What would you like to change about our industry? Installation? Marketing? Low ball pricing? Nothing? Everything? If you ask a dozen flooring folks this question you may get a dozen different answers. As part or a leadership roundtable that appears in this issue we posed the question to a number of industry V.I.P.s. It seems like an appropriate question given the tenor of the times and the softness seen in some corners of the business. Also, considering the stature of the executives who agreed to participate, I believe you will find the responses enlightening. Maybe even inspiring.

One top retail executive hoped the “bad and disreputable retailers” are jettisoned out of the business. A manufacturer said he’d like to see less of a focus on price and more focus on the “true value of a product.” Another major industry figure called for “Less finger pointing among manufacturers, retailers and installers and more focus on seeing to it that the customer gets the right product installed the right way at the right time.” And there was also one highly respected exec who wondered if we could rev up the “excitement factor.” (You’ll have to read the story beginning on page 10 to see who said what.)

The insights offered by our industry leadership panel are complemented by something else we’ve included in this issue of NFT. We were very proud to have been selected as the exclusive partner for research conducted by the World Floor Covering Association. The WFCA called on our sister company, Clear Seas Research, to conduct in-depth interviews with dozens of floor covering retailers. While the full 50-page report is being made available exclusively to WFCA members, the snapshot of the results included on page 18 makes two things abundantly clear: the industry is surging forward, and retailers and their customers have become far more sophisticated about product selection, merchandising and marketing. Those who cling to the past and refuse to update their operation leave themselves vulnerable.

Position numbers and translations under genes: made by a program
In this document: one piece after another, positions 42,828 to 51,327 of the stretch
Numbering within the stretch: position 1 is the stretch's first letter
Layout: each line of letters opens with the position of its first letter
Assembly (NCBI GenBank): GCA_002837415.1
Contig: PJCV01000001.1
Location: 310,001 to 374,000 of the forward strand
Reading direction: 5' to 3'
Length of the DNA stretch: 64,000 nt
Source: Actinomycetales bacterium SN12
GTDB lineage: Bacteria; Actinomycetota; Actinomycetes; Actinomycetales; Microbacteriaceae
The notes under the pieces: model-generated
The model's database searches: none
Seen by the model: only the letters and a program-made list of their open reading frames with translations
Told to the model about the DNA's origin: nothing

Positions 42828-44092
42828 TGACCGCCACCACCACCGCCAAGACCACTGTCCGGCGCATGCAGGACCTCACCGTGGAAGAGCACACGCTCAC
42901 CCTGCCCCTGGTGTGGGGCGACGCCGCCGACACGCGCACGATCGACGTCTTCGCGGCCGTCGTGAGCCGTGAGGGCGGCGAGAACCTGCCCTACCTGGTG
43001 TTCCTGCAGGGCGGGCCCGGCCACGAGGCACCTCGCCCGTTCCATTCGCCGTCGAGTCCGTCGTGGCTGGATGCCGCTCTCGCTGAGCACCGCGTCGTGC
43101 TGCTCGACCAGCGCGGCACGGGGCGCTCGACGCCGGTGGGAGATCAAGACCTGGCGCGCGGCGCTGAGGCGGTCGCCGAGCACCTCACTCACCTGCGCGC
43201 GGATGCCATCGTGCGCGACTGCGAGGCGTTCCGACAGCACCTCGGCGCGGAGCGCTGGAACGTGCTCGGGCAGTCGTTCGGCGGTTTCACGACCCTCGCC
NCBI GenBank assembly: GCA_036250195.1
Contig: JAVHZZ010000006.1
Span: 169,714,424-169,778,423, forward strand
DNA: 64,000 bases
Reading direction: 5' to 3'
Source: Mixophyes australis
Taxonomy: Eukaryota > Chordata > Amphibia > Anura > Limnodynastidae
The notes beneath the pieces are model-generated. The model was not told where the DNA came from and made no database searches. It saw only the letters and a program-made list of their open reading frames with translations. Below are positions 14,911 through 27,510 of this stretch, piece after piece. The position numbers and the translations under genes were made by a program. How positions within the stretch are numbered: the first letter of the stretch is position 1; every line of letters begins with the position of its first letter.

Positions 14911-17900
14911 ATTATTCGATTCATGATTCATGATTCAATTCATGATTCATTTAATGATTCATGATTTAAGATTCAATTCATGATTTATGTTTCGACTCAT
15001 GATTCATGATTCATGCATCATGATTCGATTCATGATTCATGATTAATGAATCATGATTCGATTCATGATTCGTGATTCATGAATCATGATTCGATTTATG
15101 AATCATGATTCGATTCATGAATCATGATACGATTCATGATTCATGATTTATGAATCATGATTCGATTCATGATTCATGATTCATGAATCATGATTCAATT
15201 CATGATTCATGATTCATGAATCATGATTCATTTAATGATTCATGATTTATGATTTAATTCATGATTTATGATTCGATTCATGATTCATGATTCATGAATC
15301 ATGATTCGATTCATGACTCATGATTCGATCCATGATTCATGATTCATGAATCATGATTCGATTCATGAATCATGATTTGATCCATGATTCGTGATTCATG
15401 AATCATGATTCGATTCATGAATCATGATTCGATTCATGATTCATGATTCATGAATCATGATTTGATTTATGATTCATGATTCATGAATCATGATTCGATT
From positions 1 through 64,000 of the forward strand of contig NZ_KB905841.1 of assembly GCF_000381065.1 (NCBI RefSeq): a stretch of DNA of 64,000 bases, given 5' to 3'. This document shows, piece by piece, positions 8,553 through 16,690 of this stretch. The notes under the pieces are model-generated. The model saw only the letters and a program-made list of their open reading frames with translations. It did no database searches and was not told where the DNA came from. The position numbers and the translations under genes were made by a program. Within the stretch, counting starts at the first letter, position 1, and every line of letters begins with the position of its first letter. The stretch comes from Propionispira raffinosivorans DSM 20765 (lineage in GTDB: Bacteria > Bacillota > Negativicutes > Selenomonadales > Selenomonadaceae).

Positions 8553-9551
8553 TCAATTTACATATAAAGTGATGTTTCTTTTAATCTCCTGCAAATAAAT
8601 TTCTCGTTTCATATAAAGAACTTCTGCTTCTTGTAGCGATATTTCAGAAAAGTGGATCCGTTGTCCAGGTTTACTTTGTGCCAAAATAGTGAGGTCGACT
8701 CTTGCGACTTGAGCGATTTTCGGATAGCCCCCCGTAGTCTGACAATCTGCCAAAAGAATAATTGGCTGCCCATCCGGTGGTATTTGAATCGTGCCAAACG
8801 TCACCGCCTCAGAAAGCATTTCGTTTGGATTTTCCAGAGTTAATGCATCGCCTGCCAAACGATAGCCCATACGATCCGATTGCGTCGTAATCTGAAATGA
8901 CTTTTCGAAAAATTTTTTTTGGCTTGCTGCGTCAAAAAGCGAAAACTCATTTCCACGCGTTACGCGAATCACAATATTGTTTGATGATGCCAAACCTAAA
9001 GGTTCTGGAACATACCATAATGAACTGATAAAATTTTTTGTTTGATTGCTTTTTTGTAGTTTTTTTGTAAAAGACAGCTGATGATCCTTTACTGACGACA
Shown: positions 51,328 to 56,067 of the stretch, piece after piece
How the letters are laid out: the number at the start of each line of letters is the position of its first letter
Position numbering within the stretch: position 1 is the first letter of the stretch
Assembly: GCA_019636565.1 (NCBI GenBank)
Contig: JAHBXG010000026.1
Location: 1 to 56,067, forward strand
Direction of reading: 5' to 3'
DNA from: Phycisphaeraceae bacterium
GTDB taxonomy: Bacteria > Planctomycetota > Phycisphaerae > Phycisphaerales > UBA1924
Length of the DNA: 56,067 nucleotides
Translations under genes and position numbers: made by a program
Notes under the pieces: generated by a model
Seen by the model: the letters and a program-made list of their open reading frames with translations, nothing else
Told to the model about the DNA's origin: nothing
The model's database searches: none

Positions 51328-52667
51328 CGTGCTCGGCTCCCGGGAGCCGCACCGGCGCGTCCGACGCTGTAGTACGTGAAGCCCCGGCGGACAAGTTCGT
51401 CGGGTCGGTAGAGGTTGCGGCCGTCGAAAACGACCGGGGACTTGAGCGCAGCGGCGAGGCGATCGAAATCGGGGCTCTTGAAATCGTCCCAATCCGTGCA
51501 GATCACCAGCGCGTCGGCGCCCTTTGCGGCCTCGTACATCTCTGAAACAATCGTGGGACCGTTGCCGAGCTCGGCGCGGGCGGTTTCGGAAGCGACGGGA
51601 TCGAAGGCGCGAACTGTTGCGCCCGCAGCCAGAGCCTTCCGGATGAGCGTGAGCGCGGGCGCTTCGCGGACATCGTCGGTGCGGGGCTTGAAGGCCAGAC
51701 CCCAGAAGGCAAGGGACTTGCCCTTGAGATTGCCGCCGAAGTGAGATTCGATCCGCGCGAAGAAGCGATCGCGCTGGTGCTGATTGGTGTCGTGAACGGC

What the study also makes clear is summed up by the comments of a retailer who participated: “The ultimate goal when you leave a customer’s home is for it to be absolutely beautiful and they’re so happy that they’re going to tell all their friends and neighbors.” Thankfully this is an approach that has remained unchanged in our industry for generations.

And there’s something else we learned from the WFCA’s project. As much as flooring specialty stores dislike big box stores trying to muscle their way into flooring, they are not seen as the No.1 competitive threat. Flooring retailers told us it is the rival specialty stores that pose the biggest challenge. This is also a positive sign. It suggests there are still many consumers who refuse to see flooring as a commodity.

Shoppers in the market for flooring want your expertise and they want a level of service that is incomprehensible at a big box store. When specialty stores compete, it is not a race to the bottom (price-wise), it is a challenge to elevate the breadth of selection and quality of service. That is the type of level playing field all specialty stores should relish. (It will also help send packing those “bad and disreputable retailers.”)

So as we head into the second half of 2007, it is clear that continued change is imminent in our industry. There are also strong indications that the business will rebound from the slump we’ve seen in recent months. There will be lots more talk of environment responsibility and the use of technology to corral business and streamline operations. It will become abundantly clear that many of the business practices that have endured for decades are no longer viable.

There is one crucial element that remains unchanged and that is summed up by the comments of another retailer in the study: “I would say value is much more important than price. I say it because I know we’re not the cheapest, and that people still do business with us.”